This post is provided by App Dev Manager Reed Robison who examines the opportunity and impact of cloud application performance. If you are moving apps to the cloud, it has never been more important think about performance and as a developer, the business impact you can have may be profound.
Early in my career, developers were always talking about performance. Efficient code was something that established credibility, but it was also an integral responsibility of every dev since resources were limited. Thanks to Moore’s law, most developers don’t lose a lot of sleep over performance these days. Developer time is a premium expense, so throwing hardware at a problem is commonly the least expensive way to solve these problems. Combined with the pressure to deliver software faster and the ability to update frequently, performance tuning isn’t nearly as cool as it used to be. In fact, unless you are a game dev or working in a regulated industry, I’m willing to bet that performance is an afterthought for many projects. In the cloud, this complacency has customers throwing money away and most don’t even realize it. If you are moving apps to the cloud, it has never been more important think about performance and as a developer, the business impact you can have may be profound.
If it isn’t a current priority, it might not be obvious why you should start caring about performance in the cloud. Don’t assume that performance and scale is all magically handled for you in this new world.
While every cloud provider offers services to help solutions scale and handle massive amounts of load, they come with a cost. You are responsible for choosing tiers for all these services and you pay a premium for high end workloads (which generally sit on premium hardware). In the initial move to the cloud, many companies settle on a cloud environment that mimics the hardware they had on premises-- Lift and shift. This gets you into the cloud, but it’s only a first step toward reaping the benefits and savings. In order to really see the benefits, it’s important to optimize those workloads to take advantage of features that reduce resource overhead.
In order to optimize workloads, you have to understand usage patterns—baselines, benchmarks, capacity limits, etc. This understanding allows you to establish minimal deployments, scale to meet increased periods of workloads, and understand how an application behaves when it’s overwhelmed. Some try to do this in production via monitoring, insights, and telemetry capture, but these are performance testing activities and it’s a risky thing to do in production. Performance data gives you (the developer) insights to consider service limits of cloud features and architect software to maximize ROI. If you are building applications that will run in the cloud, you have an incredible opportunity to save money through performance tuning and architectural decisions.
If you quickly skim through everything else in this post, slow down here and consider about the following points:
- Moving to the cloud means have the ability to pay ONLY for what you use.
- Architecting for cost can ensure you use only what you need.
- Performance Tuning can reduce overhead and minimize operational expense.
Not so long ago, it wouldn’t make any sense to re-write an app to be faster without adding features. Customers will pay for features because it provides new value, but nobody gets a rebate on hardware they already purchased.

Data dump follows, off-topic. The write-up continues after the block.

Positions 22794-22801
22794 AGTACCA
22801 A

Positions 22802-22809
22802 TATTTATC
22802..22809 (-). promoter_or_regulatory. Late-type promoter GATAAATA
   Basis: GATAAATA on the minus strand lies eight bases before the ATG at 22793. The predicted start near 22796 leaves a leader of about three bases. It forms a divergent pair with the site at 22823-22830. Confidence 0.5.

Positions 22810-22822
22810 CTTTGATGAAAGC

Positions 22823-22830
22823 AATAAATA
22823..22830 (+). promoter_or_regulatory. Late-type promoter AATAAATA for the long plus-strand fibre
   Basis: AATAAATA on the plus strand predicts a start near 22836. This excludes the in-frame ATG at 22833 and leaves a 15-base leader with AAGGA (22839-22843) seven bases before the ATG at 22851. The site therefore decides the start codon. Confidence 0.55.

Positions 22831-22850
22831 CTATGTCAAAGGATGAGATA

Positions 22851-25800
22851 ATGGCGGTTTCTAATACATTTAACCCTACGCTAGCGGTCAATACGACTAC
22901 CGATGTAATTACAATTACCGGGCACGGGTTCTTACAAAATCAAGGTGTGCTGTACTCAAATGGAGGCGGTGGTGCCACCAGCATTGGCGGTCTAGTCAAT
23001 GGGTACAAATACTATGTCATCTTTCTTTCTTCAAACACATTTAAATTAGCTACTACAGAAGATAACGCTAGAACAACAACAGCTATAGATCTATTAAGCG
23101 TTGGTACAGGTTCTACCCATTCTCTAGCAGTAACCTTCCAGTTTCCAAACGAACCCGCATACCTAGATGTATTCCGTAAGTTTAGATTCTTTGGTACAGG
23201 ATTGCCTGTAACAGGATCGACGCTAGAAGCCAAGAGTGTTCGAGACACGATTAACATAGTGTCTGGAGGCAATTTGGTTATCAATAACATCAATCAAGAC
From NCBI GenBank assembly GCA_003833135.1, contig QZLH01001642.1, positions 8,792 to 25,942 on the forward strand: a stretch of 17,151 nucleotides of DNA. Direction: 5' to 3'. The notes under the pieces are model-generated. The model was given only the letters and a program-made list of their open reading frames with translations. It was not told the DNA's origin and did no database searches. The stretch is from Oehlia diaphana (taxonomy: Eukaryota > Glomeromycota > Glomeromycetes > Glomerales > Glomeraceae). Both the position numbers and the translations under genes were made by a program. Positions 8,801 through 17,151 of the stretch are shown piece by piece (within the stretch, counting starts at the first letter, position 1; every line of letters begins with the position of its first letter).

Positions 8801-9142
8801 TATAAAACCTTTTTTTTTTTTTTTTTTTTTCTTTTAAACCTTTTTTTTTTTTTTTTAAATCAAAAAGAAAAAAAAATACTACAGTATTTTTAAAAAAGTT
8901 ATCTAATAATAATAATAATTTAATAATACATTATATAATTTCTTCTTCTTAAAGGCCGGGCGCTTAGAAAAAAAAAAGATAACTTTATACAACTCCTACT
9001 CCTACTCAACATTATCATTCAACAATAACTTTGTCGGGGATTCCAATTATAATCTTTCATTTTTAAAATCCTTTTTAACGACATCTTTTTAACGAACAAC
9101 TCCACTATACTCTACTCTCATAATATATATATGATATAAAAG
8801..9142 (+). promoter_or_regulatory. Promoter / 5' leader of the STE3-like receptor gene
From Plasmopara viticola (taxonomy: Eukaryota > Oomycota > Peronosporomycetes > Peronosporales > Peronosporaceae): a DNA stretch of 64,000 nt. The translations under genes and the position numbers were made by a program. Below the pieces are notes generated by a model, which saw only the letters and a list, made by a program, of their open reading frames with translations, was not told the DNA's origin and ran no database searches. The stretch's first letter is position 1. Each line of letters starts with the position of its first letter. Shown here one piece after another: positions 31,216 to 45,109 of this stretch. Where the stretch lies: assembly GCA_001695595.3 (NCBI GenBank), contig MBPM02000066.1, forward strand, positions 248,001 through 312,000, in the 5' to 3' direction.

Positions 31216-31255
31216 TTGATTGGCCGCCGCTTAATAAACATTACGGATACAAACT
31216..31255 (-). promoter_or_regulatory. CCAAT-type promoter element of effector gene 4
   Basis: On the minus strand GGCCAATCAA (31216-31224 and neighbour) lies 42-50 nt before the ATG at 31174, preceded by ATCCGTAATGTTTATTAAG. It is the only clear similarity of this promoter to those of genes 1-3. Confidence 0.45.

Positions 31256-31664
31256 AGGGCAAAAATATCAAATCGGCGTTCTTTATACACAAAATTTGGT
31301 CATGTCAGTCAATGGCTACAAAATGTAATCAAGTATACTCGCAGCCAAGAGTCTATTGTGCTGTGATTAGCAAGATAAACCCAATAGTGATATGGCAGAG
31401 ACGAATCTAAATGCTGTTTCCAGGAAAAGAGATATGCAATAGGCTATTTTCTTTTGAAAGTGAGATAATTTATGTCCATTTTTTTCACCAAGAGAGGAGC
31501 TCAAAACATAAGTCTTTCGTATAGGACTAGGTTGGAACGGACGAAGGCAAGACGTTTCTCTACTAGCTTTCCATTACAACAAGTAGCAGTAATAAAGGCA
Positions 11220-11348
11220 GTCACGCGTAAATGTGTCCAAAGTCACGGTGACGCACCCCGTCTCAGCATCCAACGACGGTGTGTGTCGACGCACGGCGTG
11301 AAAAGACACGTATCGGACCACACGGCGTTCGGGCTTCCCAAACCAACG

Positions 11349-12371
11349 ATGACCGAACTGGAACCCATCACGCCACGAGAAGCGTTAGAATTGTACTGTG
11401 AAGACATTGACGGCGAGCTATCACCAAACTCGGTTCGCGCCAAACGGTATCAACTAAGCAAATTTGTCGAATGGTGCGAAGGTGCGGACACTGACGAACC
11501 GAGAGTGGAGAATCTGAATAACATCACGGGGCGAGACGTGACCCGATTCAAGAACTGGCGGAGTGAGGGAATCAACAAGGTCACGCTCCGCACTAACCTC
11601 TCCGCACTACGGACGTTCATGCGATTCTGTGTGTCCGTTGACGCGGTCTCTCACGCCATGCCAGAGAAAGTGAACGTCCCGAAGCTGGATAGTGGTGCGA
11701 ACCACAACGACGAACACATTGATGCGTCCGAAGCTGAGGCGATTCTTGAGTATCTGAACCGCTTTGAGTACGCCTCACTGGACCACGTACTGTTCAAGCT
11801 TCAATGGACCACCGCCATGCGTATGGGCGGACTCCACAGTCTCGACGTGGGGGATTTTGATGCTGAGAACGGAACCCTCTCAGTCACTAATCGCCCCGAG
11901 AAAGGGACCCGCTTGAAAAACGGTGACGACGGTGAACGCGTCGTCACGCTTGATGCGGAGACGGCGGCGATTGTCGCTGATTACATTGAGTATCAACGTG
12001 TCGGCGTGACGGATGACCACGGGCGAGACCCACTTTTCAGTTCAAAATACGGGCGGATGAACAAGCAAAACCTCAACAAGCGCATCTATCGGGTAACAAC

In the cloud, you ONLY PAY for what you use. You are renting resources and can think of consumption like an overhead expense. It means that the more you optimize an application, the less you pay out to run it. It’s money you instantly save.
Developers make decisions every day when they write code about how to programmatically achieve a result. Today, most of those decisions are not influenced by cost of any operation and that can translate into missed opportunity. For example, using something like Azure Storage in place of SQL Server for simple data needs or caching data around expensive I/O operations can have a profound impact on cost. Load-leveling an intense workload to use a cheap queue and low end server might work just as well as paying for a high end server if message processing doesn’t need to happen in real-time. These are simple examples of decisions that have significant operational consequence in terms of cost.
Simple put, if you re-write a cloud an app today to run on half the resources, that can easily translate into savings > 50%. If you are hosting a solution (SaaS), you can pass those savings on to your customers and be more competitive. If you are writing applications that power your company, you might save that business a lot of money.
This is all to get to a few key points:
- Architecting for cost is fundamental to reaping the benefits of cloud transformation.
- Developers can have a profound impact on the operational expense of a cloud application.
- If performance is not a priority in your cloud development, you are throwing money away.
- If you need help, Premier Support can provide performance tuning services and testing resources to help you make the most of your cloud transition.
If you a building apps or moving workloads to the cloud, make sure you are having strategic conversations with your devs about performance and cost. If you are new to the cloud, it might not be your first priority, but it’s critical to stay competitive, minimize your expenses, and realize the full benefits of cloud transformation.
Premier Support for Developers provides strategic technology guidance, critical support coverage, and a range of essential services to help teams optimize development lifecycles and improve software quality. Contact your Application Development Manager (ADM) or email us to learn more about what we can do for you.